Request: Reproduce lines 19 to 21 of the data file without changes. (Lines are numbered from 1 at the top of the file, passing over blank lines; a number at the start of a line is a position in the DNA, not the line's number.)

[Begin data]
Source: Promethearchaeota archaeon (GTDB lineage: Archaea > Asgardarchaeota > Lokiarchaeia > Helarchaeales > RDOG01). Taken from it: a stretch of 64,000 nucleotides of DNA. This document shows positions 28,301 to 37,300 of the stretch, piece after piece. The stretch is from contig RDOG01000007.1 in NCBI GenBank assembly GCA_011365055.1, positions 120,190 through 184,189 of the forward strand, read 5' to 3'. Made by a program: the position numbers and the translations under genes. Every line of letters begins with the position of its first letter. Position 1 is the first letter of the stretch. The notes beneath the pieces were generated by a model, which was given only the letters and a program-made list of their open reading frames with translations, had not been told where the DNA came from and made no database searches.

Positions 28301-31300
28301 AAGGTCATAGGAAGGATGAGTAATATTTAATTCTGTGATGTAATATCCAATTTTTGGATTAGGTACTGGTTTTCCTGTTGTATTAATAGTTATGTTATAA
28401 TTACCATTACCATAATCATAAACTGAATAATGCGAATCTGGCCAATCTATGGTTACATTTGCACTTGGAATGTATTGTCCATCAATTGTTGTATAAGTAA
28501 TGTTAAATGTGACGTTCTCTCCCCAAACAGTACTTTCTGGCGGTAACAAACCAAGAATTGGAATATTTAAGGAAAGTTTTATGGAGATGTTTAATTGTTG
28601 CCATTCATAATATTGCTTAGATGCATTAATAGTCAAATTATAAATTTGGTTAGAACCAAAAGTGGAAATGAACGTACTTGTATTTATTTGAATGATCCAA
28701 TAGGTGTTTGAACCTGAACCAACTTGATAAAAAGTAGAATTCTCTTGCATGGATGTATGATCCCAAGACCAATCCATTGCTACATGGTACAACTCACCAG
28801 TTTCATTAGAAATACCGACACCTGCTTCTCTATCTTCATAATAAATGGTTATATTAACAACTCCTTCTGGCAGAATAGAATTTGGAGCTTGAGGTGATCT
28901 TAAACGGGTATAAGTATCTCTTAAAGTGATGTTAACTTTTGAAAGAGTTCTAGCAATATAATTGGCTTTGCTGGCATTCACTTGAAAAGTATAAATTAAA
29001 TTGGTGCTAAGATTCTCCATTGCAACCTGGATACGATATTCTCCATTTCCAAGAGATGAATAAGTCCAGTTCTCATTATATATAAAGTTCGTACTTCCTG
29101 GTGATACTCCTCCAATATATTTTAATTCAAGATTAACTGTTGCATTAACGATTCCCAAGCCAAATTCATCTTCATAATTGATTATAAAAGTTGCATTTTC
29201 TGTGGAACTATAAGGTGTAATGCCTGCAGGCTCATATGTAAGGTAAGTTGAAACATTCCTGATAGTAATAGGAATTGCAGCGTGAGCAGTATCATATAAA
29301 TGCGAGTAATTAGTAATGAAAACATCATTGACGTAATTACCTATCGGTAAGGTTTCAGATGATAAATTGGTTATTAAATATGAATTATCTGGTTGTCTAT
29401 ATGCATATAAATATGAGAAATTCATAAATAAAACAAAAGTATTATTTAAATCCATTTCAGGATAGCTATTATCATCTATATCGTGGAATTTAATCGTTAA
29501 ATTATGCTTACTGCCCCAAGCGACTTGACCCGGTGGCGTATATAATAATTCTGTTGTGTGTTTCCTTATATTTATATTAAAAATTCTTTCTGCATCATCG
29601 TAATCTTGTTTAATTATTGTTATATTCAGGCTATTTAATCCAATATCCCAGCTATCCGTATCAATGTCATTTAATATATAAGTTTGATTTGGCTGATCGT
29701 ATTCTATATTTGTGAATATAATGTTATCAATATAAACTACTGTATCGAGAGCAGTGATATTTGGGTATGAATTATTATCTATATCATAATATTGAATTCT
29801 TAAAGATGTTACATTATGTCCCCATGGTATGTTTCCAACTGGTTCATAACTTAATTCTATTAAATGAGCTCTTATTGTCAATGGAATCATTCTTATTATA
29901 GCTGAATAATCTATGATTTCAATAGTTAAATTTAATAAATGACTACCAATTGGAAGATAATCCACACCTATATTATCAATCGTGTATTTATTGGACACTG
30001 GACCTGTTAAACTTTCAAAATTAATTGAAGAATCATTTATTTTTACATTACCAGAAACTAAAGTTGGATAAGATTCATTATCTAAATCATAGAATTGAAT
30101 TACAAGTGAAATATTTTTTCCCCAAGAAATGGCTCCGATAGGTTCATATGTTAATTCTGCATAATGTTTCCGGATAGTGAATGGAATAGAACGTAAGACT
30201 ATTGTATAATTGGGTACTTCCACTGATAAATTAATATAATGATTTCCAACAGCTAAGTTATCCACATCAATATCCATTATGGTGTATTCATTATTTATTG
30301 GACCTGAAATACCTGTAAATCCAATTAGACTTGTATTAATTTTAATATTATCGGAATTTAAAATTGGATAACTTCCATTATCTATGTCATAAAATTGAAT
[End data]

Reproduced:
29901 GCTGAATAATCTATGATTTCAATAGTTAAATTTAATAAATGACTACCAATTGGAAGATAATCCACACCTATATTATCAATCGTGTATTTATTGGACACTG
30001 GACCTGTTAAACTTTCAAAATTAATTGAAGAATCATTTATTTTTACATTACCAGAAACTAAAGTTGGATAAGATTCATTATCTAAATCATAGAATTGAAT
30101 TACAAGTGAAATATTTTTTCCCCAAGAAATGGCTCCGATAGGTTCATATGTTAATTCTGCATAATGTTTCCGGATAGTGAATGGAATAGAACGTAAGACT